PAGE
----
Whether attending last night's season opener in New Rochelle, NY, or watching or listening to the game from afar, the excitement associated with the start of the Patrick Chambers Era was palpable. And in some respects, the Terriers' first game under their new head coach lived up to the hype. If nothing else, the game was fast -- 76 possessions per team, easily outstripping the pace set by last year's team.
But fast, it seems, applies to more than just the pace of the game. After months of preparation, it appears the final weeks leading up to last night's events may have gone by too quickly, for while the Terriers showed some positive signs, the results on the court were those of a team not quite ready for prime time. For every possession ending with an open shot, another ended with a turnover; every heady defensive play was counterbalanced by an unnecessary foul.
Give credit where credit is due. Iona may have been picked ninth in the Metro Atlantic Athletic Conference, but the Gaels hung tough and caused some major problems for BU with their full-court pressure. Hitting big shots at key moments helps too: every time the Terriers started to make a run, Iona was there to answer. The Gaels executed a gameplan centered around pressuring a depleted BU team and getting opposing players in foul trouble; that plan worked to a T. Couple Iona's execution with the Terriers' thin roster, and it's easy to seehow BU struggled.
What's not easy to see, however, is the Terriers' upcoming schedule. After Tuesday's home opener against George Washington, BU will play three games in Puerto Rico, all of which will be quite difficult. Northeastern, picked to finish second in the CAA, will be waiting when the Terriers return. While no game should ever be classified as an impossible task, the Colonials are the most lightly regarded team BU will play between now and Thanksgiving. No November game is classified as a "must-win", but Chambers would certainly like to get his first career win out of the way.
The Terriers, to a man, have detailed their philosophy of getting better one day at a time. This team -- specifically, the offense, which averaged less than a point per possession last night -- has better performances in it. At some point, the Terriers will shoot with a success rate far exceeding the 38.2 percent posted last night, and at some point the Terriers will finish a game with less than 22 turnovers. Noticeable results, particularly when implementing a new system, take time.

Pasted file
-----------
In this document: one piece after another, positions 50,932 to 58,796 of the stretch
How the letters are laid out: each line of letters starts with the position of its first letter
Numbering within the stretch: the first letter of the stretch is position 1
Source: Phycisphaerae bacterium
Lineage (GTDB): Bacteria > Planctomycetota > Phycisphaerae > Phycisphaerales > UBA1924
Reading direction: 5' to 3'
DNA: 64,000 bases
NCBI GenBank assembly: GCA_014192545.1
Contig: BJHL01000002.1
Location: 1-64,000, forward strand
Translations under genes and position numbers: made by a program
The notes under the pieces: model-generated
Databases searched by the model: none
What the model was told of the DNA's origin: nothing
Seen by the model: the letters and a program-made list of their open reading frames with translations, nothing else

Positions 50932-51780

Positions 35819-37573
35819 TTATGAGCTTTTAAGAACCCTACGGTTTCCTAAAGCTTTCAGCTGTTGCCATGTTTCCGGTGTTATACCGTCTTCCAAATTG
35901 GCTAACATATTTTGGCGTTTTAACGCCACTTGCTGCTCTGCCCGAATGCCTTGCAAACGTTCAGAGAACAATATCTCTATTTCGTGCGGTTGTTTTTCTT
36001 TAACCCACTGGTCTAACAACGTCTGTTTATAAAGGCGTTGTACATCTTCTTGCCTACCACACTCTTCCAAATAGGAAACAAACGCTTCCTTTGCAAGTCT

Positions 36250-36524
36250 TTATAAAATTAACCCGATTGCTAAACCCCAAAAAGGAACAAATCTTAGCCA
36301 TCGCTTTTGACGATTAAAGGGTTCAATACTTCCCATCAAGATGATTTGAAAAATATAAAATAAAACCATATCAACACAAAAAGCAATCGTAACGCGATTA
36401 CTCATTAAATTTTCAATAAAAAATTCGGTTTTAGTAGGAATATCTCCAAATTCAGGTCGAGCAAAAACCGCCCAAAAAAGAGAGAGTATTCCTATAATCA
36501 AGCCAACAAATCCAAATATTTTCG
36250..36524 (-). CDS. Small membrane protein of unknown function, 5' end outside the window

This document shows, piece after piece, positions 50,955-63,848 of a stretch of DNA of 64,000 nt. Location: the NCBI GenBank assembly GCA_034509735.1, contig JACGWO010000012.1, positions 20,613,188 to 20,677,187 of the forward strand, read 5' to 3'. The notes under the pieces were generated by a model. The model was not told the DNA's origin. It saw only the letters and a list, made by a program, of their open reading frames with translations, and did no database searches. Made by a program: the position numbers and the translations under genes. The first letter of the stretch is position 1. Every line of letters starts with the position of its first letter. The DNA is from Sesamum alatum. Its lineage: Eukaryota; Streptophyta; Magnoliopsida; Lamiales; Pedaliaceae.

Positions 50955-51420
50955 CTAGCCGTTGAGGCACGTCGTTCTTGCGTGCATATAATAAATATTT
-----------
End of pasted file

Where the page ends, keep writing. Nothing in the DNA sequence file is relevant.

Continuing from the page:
In short, don't read into this result too much. The characteristic elements of BU's new style of play should be similar to what was exhibited last night, but the details will continue to evolve.
-- Team rebounding: The Terriers weren't a particularly good rebounding team last year, and the absence of Scott Brittain figured to make things even more difficult for BU yesterday. Kudos to the Terrier guards, particularly Carlos Strong, who lived up to his name by ripping down 11 rebounds as BU slightly edged the Gaels on the glass.
-- Tyler Morris: BU's primary offensive weapons may have had a rough night, but Morris appeared to be his vintage self, leading all scorers with 21 points and doing so efficiently: 5-of-9 from the field, 3-of-7 from 3 and 8-of-10 from the line. The rest of his numbers, while unimpressive, belie his on-court contributions, as Morris' defensive pressure caused Iona miscues and his ball movement led to more open shots than a single assist would suggest.
-- Poor shooting: Blame it on the rims, blame it on whoever you want, but shots were not falling for the Terriers last night. John Holland was 3-of-13 and Corey Lowe was 5-of-15. That's not going to cut it. This should correct itself, as the Terriers were, for the most part, taking good shots. Lowe and Holland had open looks, and Chambers wants his shooters to shoot when they're open. Eventually BU's sharpshooters will get dialed in; yesterday, though, missed shots left many well-executed possessions in need of a positive result.
-- Turnovers: Yes, the pace is faster. A fast pace does not equal sloppy play and, press or not, ending nearly 30 percent of offensive possessions with a turnover is no recipe for success. Several BU possessions were ended by offensive fouls called on players well away from the ball, which are inexcusable considering the Terriers' thin roster. In any game, players travel or step on the sideline or make the occasional errant pass -- it's habitually committing extra turnovers that will get a team into trouble.